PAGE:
Today's poem is “Bird Woman” by Elizabeth Tibbetts. Her book In the Well won the Bluestem Poetry Award. She has a new book called Say What You Can forthcoming from Deerbrook Editions. Elizabeth is a nurse who lives in Hope.
She writes, “My mother loved birds and kept her binoculars close. For years, she was the ‘Bird Lady’ for her garden club. She also hated waste, so saved all her orts for a flock of crows that traveled the neighborhood. They would spot her in the window and holler for food. I wrote this in tribute and I’m glad I did so while she was alive.”
by Elizabeth Tibbetts
Each morning, in all weather, they gather
in the high white pines along the back line
and watch the window. And when she flickers
in the reflected trees they call loudly
until the porch door scrapes open and she
appears bearing a pan of crusts, cores, scraps
of fat, all but potato peels, which they
won’t eat. She tosses the orts to the lawn,
inspects the day, then caws the waiting flock
down: six crows, black and lit as the jet beads
in the box on her bureau. Each morning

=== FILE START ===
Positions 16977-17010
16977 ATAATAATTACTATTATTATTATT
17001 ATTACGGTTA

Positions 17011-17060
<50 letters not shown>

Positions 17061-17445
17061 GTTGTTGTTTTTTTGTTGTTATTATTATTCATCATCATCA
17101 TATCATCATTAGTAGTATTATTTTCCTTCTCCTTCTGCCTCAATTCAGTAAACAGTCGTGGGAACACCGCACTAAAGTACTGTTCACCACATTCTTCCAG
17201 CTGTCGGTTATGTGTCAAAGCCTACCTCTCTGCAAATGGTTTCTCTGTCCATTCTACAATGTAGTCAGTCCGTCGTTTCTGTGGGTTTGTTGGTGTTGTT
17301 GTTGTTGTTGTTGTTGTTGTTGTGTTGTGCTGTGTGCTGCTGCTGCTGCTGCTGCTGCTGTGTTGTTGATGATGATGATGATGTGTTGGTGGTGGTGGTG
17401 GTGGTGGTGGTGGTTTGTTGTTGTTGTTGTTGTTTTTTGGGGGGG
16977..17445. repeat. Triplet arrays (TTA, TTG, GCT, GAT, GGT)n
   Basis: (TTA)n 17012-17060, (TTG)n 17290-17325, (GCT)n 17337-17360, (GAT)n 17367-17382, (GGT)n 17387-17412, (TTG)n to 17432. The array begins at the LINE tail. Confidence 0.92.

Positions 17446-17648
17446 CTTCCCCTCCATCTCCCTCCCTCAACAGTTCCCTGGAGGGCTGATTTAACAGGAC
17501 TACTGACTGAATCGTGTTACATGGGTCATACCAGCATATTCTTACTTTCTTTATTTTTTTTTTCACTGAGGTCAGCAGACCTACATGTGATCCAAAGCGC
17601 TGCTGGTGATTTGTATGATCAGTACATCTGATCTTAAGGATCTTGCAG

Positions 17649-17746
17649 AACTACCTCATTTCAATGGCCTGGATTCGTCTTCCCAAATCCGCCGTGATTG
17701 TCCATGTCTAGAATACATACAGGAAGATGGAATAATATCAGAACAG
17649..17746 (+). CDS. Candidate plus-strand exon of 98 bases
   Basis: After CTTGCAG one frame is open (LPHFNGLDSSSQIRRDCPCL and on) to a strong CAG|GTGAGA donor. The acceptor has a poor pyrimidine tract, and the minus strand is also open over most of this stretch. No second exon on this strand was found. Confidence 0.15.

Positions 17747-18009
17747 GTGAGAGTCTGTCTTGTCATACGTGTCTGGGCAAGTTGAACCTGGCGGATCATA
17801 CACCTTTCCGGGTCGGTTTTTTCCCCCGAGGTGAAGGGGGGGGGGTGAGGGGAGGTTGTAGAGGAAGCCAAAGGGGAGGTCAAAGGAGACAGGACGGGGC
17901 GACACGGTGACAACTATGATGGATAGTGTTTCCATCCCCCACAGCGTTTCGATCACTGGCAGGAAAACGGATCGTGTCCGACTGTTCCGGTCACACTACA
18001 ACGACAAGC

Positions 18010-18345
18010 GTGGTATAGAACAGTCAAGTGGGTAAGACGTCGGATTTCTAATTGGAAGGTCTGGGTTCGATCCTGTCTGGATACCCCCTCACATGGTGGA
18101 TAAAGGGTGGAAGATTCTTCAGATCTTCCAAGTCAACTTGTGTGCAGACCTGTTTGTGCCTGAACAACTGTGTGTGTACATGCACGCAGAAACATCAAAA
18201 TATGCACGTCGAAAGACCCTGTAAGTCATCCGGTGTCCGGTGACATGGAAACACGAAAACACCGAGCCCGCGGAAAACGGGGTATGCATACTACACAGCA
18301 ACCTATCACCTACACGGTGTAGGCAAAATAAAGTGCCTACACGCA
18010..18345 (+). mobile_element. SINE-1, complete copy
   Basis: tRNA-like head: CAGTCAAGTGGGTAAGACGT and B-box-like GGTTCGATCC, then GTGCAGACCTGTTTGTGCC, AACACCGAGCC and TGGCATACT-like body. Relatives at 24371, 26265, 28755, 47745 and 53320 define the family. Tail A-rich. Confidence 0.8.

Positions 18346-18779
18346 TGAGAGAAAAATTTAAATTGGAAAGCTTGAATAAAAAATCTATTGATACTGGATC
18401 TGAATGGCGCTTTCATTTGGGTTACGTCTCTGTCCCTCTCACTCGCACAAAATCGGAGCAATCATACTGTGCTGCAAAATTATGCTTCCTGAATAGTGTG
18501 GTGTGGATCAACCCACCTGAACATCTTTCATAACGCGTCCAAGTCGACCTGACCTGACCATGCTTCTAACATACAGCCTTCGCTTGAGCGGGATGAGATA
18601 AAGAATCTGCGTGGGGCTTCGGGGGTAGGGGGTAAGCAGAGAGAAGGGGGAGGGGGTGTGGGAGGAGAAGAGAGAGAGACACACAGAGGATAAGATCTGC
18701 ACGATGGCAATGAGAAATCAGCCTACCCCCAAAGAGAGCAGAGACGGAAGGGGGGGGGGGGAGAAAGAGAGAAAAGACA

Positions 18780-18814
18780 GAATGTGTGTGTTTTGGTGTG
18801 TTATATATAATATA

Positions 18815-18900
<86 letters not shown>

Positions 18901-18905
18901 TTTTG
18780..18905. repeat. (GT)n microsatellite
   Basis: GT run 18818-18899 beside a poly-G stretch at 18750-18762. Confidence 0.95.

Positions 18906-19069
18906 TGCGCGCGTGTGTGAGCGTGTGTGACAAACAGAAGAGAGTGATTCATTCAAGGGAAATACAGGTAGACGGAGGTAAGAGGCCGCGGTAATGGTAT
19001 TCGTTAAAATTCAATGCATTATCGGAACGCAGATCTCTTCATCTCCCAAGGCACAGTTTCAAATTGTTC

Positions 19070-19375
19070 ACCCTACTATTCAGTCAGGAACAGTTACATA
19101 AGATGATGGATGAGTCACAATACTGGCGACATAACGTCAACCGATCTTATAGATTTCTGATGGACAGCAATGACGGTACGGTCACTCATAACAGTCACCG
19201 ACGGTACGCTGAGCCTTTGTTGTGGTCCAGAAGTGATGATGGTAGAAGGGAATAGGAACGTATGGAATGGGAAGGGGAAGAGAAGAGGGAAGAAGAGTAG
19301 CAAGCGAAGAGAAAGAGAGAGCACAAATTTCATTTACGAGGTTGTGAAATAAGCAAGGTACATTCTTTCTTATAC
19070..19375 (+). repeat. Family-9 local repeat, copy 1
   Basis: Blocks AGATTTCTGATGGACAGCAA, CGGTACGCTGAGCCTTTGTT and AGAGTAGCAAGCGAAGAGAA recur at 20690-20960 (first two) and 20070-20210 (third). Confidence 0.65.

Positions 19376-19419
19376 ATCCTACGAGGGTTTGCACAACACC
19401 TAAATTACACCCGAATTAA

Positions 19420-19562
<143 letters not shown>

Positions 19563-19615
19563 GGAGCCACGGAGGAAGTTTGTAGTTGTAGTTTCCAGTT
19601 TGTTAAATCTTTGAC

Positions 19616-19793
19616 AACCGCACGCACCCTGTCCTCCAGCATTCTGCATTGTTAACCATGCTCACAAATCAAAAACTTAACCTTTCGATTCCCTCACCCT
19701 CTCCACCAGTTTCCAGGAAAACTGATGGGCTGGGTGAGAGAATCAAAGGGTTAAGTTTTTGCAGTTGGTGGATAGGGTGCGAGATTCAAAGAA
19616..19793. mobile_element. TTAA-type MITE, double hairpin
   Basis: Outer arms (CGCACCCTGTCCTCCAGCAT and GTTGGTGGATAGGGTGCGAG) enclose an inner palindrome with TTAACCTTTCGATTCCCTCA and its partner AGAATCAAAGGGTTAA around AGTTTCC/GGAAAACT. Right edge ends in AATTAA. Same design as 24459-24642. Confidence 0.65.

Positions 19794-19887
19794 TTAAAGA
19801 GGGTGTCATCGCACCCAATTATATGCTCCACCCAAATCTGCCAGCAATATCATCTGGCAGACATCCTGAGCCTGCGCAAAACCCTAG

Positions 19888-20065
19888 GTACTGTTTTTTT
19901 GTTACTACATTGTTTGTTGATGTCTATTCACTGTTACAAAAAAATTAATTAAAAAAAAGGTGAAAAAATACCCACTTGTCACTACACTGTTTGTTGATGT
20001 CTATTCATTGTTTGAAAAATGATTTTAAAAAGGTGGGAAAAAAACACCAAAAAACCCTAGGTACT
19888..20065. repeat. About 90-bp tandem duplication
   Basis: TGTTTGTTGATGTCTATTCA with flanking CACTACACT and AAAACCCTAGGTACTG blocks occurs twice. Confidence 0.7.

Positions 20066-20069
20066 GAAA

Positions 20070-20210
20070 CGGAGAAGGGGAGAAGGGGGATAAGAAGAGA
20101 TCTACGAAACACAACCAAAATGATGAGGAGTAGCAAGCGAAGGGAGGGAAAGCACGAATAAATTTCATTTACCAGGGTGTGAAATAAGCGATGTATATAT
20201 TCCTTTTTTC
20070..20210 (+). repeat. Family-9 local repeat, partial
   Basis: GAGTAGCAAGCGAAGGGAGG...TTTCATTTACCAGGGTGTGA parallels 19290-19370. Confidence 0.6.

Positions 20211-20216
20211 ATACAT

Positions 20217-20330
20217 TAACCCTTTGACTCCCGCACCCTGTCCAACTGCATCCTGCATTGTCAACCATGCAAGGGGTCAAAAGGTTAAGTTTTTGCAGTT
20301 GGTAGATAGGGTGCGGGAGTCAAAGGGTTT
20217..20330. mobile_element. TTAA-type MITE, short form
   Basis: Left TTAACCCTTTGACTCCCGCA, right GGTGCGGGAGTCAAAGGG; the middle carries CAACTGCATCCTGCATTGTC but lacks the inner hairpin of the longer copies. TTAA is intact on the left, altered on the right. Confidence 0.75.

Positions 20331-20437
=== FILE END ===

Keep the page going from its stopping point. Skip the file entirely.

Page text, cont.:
she counts what is left of her backyard birds
(one pair of cardinals, chickadees, a mix
of finches, robins, summer’s ruby-throat,
and winter’s rare sweep of hungry waxwings
filling bare trees) now that weather’s fickle,
old fields and forests gone, and time has thinned
thick flocks to a trickle of song. She’s not
heard the rustle and cheep of nesting swifts
inside the cold stovepipe since she was young.
Once, she saw, heard, a swirl (was it bats?)—no,
it was swifts, dark and feather-light as soot
in the blue evening sky—arrive, circle,
whirlpool, then funnel by the hundreds
into a tall, thin brick chimney. She thought
she’d watched broad day be inhaled by the past.
Now, if someone else would feed these crows, there
are things, yes, and birds, she would go back for.
Poem copyright © 2008 Elizabeth Tibbetts. Reprinted from Beloit Poetry Journal Winter 2008-2009, Vol. 59 No. 2, by permission of Elizabeth Tibbetts.